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Equality watchdog in U-turn over play park named after Provo

By Cate McCurry

Published 02/07/2016

Bea Worton
Bea Worton

An equality watchdog has made a U-turn over its decision to accept a council review into the naming of a children's play park in Newry after IRA hunger striker Raymond McCreesh.

The Equality Commission had previously accepted that the review carried out by Newry and Mourne District Council had complied with its recommendation.

However, it has now backtracked and called for the council to debate and vote again on the naming of the play park. The commission said that after the granting of leave to apply for judicial review proceedings by 88-year old Bea Worton in April, it had given further consideration to the case.

The grandmother took legal action when she learned that McCreesh had reportedly been caught with a weapon used in the Kingsmills massacre.

Mrs Worton's son Kenneth was one of 10 Protestant workmen who died when their minibus was ambushed by the Provisional IRA in January 1976.

Mrs Worton welcomed the new decision by the commission, saying she hoped it would put an end to the long-running dispute.

She added: "I would love to see that name removed from the play park.

"I am sure there are plenty of other people in Newry who are entitled to it being named after them other than a terrorist."

It is now understood that the legal action will be suspended in light of the latest recommendation. In March 2014 the Equality Commission, after an investigation under Section 75 of the Northern Ireland Act, recommended the council review the decision to name the play park after McCreesh, who died in 1981 during the republican hunger strike in the Maze.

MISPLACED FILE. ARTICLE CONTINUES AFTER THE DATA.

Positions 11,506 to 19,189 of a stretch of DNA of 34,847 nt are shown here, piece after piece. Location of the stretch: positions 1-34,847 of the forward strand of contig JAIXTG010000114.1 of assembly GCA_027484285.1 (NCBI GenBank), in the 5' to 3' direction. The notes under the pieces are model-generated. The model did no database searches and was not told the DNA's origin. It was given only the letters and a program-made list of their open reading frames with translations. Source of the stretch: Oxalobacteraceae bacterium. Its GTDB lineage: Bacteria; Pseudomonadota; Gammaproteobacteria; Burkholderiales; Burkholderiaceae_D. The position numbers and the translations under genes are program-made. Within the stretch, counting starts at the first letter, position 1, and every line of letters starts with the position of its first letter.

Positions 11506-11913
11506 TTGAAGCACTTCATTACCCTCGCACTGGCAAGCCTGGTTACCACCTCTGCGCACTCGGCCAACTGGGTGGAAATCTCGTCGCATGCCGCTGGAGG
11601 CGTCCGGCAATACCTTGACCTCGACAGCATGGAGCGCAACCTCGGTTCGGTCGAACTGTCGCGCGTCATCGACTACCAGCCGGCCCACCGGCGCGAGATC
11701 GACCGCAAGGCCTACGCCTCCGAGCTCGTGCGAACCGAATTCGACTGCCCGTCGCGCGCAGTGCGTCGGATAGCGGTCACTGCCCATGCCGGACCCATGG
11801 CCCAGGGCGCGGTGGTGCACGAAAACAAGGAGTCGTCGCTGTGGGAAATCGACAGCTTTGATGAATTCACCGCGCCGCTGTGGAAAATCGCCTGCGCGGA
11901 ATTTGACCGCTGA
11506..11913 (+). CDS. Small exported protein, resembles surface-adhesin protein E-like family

But the council voted not to make the change.

The following March the commission, while expressing its disappointment, accepted the review had complied with its recommendation.

It has now rescinded that verdict.

But it said that the new review should be transparent and take proper account of the legal obligations to promote equality of opportunity and regard to the desirability of promoting good relations.

Mrs Worton's son Colin welcomed the move but added it was a "pity" it only came after his mother launched legal action.

"It's nerve-racking for anyone to take a case against a Government body," he said. "I would hope that the council would come to their senses and use their grown-up thinking and change the name so that it's suitable to everybody, as using an IRA man's name on a children's play park is sickening."

Newry, Mourne and Down District Council said: "The council has noted the letter from the Equality Commission but feel it would be inappropriate for council to comment at this time as this matter is presently before the High Court."

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